Resistance to data loss from the Freestyle Libre: impact on glucose variability indices and recommendations for data analysis.

Affiliation

Kingsnorth AP(1)(2), Whelan ME(3), Orme MW(4)(5), Routen AC(6), Sherar LB(1)(2)(7), Esliger DW(1)(2)(7).
Author information:
(1)School of Sport, Exercise and Health Sciences, Loughborough University, Leicestershire, LE11 3TU, UK.
(2)National Centre for Sport and Exercise Medicine, Loughborough University, Leicestershire, UK.
(3)Centre for Intelligent Healthcare, Faculty of Health and Life Sciences, Coventry University, CV1 5FB, UK.
(4)Department of Respiratory Sciences, University of Leicester, Leicestershire, UK.
(5)Centre for Exercise and Rehabilitation Science, NIHR Leicester Biomedical Research Centre-Respiratory, Leicestershire, LE3 9QP, UK.
(6)NIHR Applied Research Collaboration East Midlands
(ARC EM), Diabetes Research Centre, University of Leicester, LE5 4PW, UK.
(7)NIHR Leicester Biomedical Research Centre-Lifestyle, Leicestershire, LE5 4PW, UK.

Abstract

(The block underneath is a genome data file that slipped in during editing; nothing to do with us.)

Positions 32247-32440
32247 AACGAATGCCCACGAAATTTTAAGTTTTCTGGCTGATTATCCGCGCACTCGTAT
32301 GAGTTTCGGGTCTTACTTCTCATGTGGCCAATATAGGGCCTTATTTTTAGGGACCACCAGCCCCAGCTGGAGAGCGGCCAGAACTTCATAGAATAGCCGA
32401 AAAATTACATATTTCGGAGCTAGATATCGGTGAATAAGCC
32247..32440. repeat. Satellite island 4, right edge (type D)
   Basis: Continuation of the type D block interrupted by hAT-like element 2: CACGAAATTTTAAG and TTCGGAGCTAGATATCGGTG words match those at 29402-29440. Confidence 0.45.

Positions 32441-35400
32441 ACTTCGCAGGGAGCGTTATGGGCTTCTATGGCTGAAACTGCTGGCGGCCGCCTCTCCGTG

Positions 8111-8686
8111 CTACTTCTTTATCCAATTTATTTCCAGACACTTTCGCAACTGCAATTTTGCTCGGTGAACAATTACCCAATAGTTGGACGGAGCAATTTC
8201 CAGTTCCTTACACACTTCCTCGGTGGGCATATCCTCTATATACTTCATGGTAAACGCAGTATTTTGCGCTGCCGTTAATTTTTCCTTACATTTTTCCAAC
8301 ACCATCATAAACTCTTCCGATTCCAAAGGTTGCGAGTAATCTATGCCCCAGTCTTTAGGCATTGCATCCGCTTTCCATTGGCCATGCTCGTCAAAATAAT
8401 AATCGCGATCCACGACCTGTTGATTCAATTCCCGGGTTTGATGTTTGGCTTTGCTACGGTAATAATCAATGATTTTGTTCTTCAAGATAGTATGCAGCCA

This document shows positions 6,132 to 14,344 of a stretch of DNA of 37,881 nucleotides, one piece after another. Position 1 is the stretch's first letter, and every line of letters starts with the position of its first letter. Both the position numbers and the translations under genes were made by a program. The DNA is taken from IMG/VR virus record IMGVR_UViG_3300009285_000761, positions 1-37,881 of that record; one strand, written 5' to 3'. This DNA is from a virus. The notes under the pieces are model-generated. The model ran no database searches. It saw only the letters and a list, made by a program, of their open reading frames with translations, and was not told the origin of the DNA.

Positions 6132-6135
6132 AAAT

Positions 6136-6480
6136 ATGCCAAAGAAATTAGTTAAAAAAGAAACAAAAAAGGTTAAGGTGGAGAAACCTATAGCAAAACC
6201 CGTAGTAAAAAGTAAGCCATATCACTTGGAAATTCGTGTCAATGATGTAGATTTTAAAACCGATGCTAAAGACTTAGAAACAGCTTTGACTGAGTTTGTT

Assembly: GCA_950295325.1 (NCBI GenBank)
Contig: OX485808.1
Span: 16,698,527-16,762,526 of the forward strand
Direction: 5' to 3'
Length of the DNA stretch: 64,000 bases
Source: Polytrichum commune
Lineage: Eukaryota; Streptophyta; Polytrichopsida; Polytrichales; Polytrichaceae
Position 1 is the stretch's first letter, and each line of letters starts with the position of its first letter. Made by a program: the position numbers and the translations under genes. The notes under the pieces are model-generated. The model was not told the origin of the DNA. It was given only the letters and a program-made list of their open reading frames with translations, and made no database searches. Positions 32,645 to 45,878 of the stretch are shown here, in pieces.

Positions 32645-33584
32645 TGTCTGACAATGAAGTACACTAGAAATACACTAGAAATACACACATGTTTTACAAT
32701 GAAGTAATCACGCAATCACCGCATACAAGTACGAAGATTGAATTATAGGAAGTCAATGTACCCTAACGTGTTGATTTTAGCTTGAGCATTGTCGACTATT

Like many wearables, flash glucose monitoring relies on user compliance and is subject to missing data. As recent research is beginning to utilise glucose technologies as behaviour change tools, it is important to understand whether missing data are tolerable. Complete Freestyle Libre data files were amputed to remove 1-6 h of data both at random and over mealtimes (breakfast, lunch, and dinner). Absolute percent errors (MAPE) and intraclass correlation coefficients (ICC) were calculated to evaluate agreement and reliability. Thirty-two (91%) participants provided at least 1 complete day (24 h) of data (age: 44.8 ± 8.6 years, female: 18 (56%); mean fasting glucose: 5.0 ± 0.6 mmol/L). Mean and continuous overall net glycaemic action (CONGA) (60 min) were robust to data loss (MAPE ≤3%). Larger errors were calculated for standard deviation, coefficient of variation (CV) and mean amplitude of glycaemic excursions (MAGE) at increasing missingness (MAPE: 2%-10%, 2%-9%, and 4%-18%, respectively). ICC decreased as missing data increased, with most indicating excellent reliability (>0.9) apart from certain MAGE ICCs, which indicated good reliability (0.84-0.9). Researchers and clinicians should be aware of the potential for larger errors when reporting standard deviation, CV, and MAGE at higher rates of data loss in nondiabetic populations. But where mean and CONGA are of interest, data loss is less of a concern. Novelty: As research now utilises flash glucose monitoring as behavioural change tools in nondiabetic populations, it is important to consider the influence of missing data. Glycaemic variability indices of mean and CONGA are robust to data loss, but standard deviation, CV, and MAGE are influenced at higher rates of missingness.